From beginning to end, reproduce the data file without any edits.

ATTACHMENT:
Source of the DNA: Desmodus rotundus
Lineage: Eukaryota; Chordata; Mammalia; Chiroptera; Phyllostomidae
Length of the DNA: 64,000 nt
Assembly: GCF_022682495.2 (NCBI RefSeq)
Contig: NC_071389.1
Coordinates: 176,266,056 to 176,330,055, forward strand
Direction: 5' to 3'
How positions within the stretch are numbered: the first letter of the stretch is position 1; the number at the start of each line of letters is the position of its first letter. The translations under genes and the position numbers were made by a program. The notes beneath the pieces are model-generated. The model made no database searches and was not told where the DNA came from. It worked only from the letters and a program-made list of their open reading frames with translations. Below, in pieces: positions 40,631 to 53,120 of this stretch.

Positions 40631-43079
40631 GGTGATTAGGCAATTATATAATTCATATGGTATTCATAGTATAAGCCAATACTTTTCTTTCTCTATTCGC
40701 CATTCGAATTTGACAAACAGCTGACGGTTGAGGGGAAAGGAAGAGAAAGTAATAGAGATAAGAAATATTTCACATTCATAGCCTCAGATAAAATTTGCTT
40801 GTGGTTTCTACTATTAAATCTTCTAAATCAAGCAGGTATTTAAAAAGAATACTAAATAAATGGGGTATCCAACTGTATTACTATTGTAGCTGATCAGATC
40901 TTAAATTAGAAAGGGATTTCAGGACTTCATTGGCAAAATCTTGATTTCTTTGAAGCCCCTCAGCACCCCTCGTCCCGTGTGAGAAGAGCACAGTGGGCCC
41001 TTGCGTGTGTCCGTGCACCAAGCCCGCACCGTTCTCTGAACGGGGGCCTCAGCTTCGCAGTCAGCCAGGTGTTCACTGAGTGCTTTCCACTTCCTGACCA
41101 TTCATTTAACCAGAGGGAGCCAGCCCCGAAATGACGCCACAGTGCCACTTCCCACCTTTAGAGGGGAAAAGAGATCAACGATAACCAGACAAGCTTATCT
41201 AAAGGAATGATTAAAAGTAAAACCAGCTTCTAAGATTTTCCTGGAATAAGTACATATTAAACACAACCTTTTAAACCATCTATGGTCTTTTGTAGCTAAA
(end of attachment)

Source of the DNA: Desmodus rotundus
Lineage: Eukaryota; Chordata; Mammalia; Chiroptera; Phyllostomidae
Length of the DNA: 64,000 nt
Assembly: GCF_022682495.2 (NCBI RefSeq)
Contig: NC_071389.1
Coordinates: 176,266,056 to 176,330,055, forward strand
Direction: 5' to 3'
How positions within the stretch are numbered: the first letter of the stretch is position 1; the number at the start of each line of letters is the position of its first letter. The translations under genes and the position numbers were made by a program. The notes beneath the pieces are model-generated. The model made no database searches and was not told where the DNA came from. It worked only from the letters and a program-made list of their open reading frames with translations. Below, in pieces: positions 40,631 to 53,120 of this stretch.

Positions 40631-43079
40631 GGTGATTAGGCAATTATATAATTCATATGGTATTCATAGTATAAGCCAATACTTTTCTTTCTCTATTCGC
40701 CATTCGAATTTGACAAACAGCTGACGGTTGAGGGGAAAGGAAGAGAAAGTAATAGAGATAAGAAATATTTCACATTCATAGCCTCAGATAAAATTTGCTT
40801 GTGGTTTCTACTATTAAATCTTCTAAATCAAGCAGGTATTTAAAAAGAATACTAAATAAATGGGGTATCCAACTGTATTACTATTGTAGCTGATCAGATC
40901 TTAAATTAGAAAGGGATTTCAGGACTTCATTGGCAAAATCTTGATTTCTTTGAAGCCCCTCAGCACCCCTCGTCCCGTGTGAGAAGAGCACAGTGGGCCC
41001 TTGCGTGTGTCCGTGCACCAAGCCCGCACCGTTCTCTGAACGGGGGCCTCAGCTTCGCAGTCAGCCAGGTGTTCACTGAGTGCTTTCCACTTCCTGACCA
41101 TTCATTTAACCAGAGGGAGCCAGCCCCGAAATGACGCCACAGTGCCACTTCCCACCTTTAGAGGGGAAAAGAGATCAACGATAACCAGACAAGCTTATCT
41201 AAAGGAATGATTAAAAGTAAAACCAGCTTCTAAGATTTTCCTGGAATAAGTACATATTAAACACAACCTTTTAAACCATCTATGGTCTTTTGTAGCTAAA